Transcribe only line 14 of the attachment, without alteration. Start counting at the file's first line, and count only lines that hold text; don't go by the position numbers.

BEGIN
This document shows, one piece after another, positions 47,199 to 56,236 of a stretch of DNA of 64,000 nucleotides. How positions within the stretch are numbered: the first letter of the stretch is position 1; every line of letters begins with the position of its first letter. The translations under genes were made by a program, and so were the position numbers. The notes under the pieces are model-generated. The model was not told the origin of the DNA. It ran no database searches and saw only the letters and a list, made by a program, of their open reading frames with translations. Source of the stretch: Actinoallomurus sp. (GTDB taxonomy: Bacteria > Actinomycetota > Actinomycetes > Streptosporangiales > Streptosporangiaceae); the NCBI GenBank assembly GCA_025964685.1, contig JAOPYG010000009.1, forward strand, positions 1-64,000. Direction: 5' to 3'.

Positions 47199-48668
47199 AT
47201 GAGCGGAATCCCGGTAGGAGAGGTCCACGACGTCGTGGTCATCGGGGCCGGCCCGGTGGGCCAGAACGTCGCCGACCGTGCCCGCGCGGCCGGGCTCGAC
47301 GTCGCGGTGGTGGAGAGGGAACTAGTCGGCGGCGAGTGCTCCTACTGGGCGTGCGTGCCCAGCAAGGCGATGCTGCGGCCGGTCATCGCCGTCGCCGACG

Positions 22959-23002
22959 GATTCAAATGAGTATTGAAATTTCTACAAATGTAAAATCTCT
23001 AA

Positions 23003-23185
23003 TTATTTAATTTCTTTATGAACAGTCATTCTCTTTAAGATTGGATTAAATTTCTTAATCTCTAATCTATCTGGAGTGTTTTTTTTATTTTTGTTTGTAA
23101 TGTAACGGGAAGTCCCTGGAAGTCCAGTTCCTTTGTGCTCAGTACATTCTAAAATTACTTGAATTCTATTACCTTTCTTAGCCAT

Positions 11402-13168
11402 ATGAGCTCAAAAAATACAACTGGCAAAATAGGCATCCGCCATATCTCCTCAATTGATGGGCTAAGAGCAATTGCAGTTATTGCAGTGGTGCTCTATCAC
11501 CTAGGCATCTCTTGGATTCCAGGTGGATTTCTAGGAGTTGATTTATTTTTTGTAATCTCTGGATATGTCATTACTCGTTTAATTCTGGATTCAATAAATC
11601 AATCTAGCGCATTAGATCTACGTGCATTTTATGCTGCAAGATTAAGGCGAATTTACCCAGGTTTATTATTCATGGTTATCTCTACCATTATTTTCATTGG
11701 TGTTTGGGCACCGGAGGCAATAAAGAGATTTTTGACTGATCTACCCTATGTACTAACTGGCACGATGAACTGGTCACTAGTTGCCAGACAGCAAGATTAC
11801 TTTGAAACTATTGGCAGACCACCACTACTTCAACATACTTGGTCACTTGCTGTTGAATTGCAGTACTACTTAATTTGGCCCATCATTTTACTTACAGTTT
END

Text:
11501 CTAGGCATCTCTTGGATTCCAGGTGGATTTCTAGGAGTTGATTTATTTTTTGTAATCTCTGGATATGTCATTACTCGTTTAATTCTGGATTCAATAAATC